Augmented Reality vs Virtual Reality

Contributor: Christopher White

Image showing Jay Miolla giving a talk about Augmented Reality and Virtual Reality.

Outside the tech world, people often use the terms “augmented reality” and “virtual reality” interchangeably. In fact, there are some significant differences between the two, from their objectives down to how users experience the tech.

Virtual Reality Explained

Virtual reality (VR) requires the use of a headset, which transports the user to a completely different reality. Most people have heard of VR devices like the Oculus Rift, Go or Quest (even if they’ve never used one). A VR headset blocks your vision of the real world; instead, your view is entirely the virtual space. This space could be a game interface, a video, or a simulation for training purposes.

The possibilities for landscapes and locations in VR are endless. Developers can use photographs of real-life scenes or computer-generated animation. In either case, users have a 360-degree view of everything around them.

Different VR devices offer varying degrees of immersion. One major factor is whether the device uses three degrees of freedom (3DOF) or six degrees of freedom (6DOF). Those with 3DOF only detect what direction the user is facing, whereas those with 6DOF have full motion tracking, which allows them to detect positional movement.

In addition, 3DOF devices tend to have just one motion controller or they work with a conventional gamepad. In contrast, 6DOF devices usually have two motion controllers, which gives the user two virtual hands.

Augmented Reality Explained

Augmented reality (AR) enhances the real world by adding an overlay of digital elements, such as images or text. You can experience AR by looking at the screen of your smartphone or tablet to see this blend of the real and virtual worlds. You’ll see whatever the camera is pointing at along with the digital enhancements.

At its most simple, AR could be a basic data overlay like a timestamp. At its most complex, it could be a hologram. Somewhere in the middle, you have functions like menu translation, map directions, and reviews or information about nearby businesses.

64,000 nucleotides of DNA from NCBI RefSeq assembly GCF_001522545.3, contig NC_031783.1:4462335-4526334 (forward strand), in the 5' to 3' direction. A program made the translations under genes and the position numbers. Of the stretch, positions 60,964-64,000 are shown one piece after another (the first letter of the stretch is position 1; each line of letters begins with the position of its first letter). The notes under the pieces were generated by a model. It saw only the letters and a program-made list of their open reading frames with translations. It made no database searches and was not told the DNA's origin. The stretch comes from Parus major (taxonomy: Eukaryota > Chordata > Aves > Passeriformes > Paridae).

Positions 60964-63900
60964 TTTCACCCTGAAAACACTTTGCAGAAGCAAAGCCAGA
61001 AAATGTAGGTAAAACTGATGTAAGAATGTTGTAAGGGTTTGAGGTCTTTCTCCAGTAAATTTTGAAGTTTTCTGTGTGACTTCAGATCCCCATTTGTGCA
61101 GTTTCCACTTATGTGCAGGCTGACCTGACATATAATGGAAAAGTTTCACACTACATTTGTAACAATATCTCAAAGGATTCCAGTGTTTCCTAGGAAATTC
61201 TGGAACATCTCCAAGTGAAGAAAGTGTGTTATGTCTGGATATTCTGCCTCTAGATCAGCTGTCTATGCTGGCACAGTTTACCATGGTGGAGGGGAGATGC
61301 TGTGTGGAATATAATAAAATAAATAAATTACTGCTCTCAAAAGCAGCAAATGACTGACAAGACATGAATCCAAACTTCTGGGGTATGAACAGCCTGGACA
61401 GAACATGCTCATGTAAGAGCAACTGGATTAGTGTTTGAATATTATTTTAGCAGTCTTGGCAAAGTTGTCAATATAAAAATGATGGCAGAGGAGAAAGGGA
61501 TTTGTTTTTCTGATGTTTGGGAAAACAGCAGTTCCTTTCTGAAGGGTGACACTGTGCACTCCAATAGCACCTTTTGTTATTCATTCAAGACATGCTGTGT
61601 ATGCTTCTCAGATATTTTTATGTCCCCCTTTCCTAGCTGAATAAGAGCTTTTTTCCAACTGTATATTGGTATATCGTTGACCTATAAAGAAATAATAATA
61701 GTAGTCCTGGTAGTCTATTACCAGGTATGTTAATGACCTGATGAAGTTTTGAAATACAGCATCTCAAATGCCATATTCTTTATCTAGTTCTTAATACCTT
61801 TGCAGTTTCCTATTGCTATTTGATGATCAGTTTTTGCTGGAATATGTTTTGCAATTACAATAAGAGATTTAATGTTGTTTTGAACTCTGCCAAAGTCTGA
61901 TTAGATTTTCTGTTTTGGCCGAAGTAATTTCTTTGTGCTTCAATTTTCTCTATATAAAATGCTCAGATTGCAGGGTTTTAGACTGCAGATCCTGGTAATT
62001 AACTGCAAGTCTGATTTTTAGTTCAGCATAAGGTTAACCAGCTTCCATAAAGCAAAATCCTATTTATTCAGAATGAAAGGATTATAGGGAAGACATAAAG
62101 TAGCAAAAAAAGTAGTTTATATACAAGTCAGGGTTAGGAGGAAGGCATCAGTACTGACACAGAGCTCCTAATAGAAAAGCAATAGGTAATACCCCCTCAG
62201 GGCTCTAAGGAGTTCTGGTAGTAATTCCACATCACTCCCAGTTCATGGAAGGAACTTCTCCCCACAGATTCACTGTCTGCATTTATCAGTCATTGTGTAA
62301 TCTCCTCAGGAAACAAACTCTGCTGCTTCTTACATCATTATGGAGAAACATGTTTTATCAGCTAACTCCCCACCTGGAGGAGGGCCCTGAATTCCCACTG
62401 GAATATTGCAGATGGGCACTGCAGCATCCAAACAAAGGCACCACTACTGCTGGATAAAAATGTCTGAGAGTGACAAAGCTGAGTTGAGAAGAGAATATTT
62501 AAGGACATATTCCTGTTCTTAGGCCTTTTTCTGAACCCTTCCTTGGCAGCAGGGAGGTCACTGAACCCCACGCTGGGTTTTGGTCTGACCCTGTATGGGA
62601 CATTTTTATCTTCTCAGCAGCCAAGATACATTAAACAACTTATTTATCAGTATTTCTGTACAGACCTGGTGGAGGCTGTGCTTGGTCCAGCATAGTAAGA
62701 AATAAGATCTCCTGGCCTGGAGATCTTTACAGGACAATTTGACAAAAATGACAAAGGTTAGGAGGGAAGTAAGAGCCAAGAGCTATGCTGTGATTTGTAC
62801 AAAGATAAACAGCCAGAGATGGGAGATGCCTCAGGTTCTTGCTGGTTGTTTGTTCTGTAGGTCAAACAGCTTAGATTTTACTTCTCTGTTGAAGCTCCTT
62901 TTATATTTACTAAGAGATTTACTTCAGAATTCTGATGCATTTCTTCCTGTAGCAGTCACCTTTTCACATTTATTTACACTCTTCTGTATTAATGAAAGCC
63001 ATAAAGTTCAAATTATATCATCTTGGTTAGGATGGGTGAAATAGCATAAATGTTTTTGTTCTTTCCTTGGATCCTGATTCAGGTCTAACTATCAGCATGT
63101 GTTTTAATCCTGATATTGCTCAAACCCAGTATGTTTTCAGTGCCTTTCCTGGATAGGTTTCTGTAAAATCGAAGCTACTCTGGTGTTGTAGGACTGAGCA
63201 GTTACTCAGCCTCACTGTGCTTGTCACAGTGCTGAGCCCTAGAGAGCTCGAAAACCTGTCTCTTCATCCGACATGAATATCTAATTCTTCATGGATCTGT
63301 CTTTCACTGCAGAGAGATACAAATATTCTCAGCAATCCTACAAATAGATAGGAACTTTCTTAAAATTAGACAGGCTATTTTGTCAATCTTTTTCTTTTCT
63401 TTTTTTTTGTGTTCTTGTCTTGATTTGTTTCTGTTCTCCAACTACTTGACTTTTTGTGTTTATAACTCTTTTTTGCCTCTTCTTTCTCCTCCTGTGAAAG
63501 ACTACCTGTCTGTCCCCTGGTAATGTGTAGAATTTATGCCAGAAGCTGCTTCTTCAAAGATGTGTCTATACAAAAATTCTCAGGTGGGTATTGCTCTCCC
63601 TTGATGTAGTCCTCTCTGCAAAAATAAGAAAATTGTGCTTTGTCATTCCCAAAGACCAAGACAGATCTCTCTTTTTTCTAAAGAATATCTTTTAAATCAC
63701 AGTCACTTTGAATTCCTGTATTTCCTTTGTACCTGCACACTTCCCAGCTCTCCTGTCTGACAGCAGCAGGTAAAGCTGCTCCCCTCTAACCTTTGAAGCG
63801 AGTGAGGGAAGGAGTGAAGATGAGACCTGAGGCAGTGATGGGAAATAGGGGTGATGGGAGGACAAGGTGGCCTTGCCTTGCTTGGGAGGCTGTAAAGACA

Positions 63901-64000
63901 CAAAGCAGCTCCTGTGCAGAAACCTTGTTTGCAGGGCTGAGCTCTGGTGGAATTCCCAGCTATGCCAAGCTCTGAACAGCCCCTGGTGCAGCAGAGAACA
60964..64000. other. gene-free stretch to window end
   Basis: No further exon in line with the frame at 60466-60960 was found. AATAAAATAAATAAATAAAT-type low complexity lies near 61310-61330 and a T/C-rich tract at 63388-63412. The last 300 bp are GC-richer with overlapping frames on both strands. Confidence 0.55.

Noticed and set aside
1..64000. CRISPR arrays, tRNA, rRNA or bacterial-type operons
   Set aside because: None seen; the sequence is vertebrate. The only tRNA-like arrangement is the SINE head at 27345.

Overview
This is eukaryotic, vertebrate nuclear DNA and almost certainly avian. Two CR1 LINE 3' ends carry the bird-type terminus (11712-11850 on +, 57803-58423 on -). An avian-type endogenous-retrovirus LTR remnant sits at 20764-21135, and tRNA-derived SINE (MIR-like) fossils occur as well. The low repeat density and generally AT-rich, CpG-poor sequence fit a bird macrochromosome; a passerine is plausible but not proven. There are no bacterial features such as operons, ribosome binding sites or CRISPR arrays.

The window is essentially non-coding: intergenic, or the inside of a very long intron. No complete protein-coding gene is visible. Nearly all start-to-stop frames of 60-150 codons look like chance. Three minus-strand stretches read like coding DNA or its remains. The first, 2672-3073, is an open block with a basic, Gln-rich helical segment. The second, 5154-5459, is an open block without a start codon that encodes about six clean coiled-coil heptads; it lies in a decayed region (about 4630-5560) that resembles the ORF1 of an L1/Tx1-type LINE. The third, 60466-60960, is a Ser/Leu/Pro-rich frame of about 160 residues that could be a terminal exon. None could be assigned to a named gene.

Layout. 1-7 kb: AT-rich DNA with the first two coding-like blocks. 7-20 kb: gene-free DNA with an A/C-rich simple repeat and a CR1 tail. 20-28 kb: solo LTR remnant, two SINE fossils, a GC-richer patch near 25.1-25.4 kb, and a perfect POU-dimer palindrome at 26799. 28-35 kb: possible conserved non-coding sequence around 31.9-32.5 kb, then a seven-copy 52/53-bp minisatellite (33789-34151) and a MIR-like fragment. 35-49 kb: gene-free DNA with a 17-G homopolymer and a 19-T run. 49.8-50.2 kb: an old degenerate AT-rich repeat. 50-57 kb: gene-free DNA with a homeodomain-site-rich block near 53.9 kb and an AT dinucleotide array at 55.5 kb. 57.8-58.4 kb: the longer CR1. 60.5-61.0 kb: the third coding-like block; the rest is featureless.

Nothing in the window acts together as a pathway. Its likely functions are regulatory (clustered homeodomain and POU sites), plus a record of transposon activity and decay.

Although AR cannot give you the same immersive experience of VR — where you feel as if you are fully experiencing another reality — it does have its share of advantages. For instance, augmented reality is much more accessible to the average user, not least because it is available through apps on Android and iOS devices. Plus, in addition to gaming and entertainment, it has applications for a variety of situations in everyday life.

Augmented Reality Apps: Android and iOS

There are countless apps that either use or are based on AR — and more are added to the list everyday. Some of the best augmented reality apps include:

  • Flygreen ARport (A Sneakers Agency App!) — Learn about the green initiatives throughout the Miami Airport using Augmented Reality! Test your knowledge, help recycle and learn about how Miami has upgraded nearly every facet of the airport in order to practice a leader in sustainable practices.
  • Wanna Kicks — Shoe heads can virtually try on a vast collection of shoes by simply selecting which “kicks” they like and pointing their phone camera at their feet.
  • Pokémon GO — Probably the most famous example of AR, for a while it seemed like the whole world was playing Pokémon GO. It was this app that gave many people their first taste of augmented reality.
  • Layar — A great example of how AR can be informative and not just for entertainment is Layar. Users open the app when visiting a new place to see information about the sites nearby. This information appears in layers over an image of the surroundings.
  • Snapchat — One of the most popular apps for Gen-Z users, Snapchat has many facets. Its Lenses feature uses augmented reality by allowing users to add 3D enhancements to photos before they send the pictures to a friend.
  • IKEA Place — Shoppers at IKEA can use the store’s Place app to check how certain products will look in their homes. Users upload a picture of the room where they want to add products and the app overlays the photo with the product.
  • SketchAR — Aspiring artists who are struggling to make progress may find SketchAR to be a priceless tool. It works by projecting a virtual image onto a surface for the user to trace. It’s a great way to learn new drawing techniques.
  • Just a Line — For simple drawings, you have Just a Line. In the app, users create doodles that they can turn into videos and share.

  • Being clear about the difference between augmented reality vs virtual reality is especially important if you’re looking to incorporate AR or VR into your own app. Understanding how the two types of technology differ from each other will help you to better understand how each technology may be used to help you reach your business goals.

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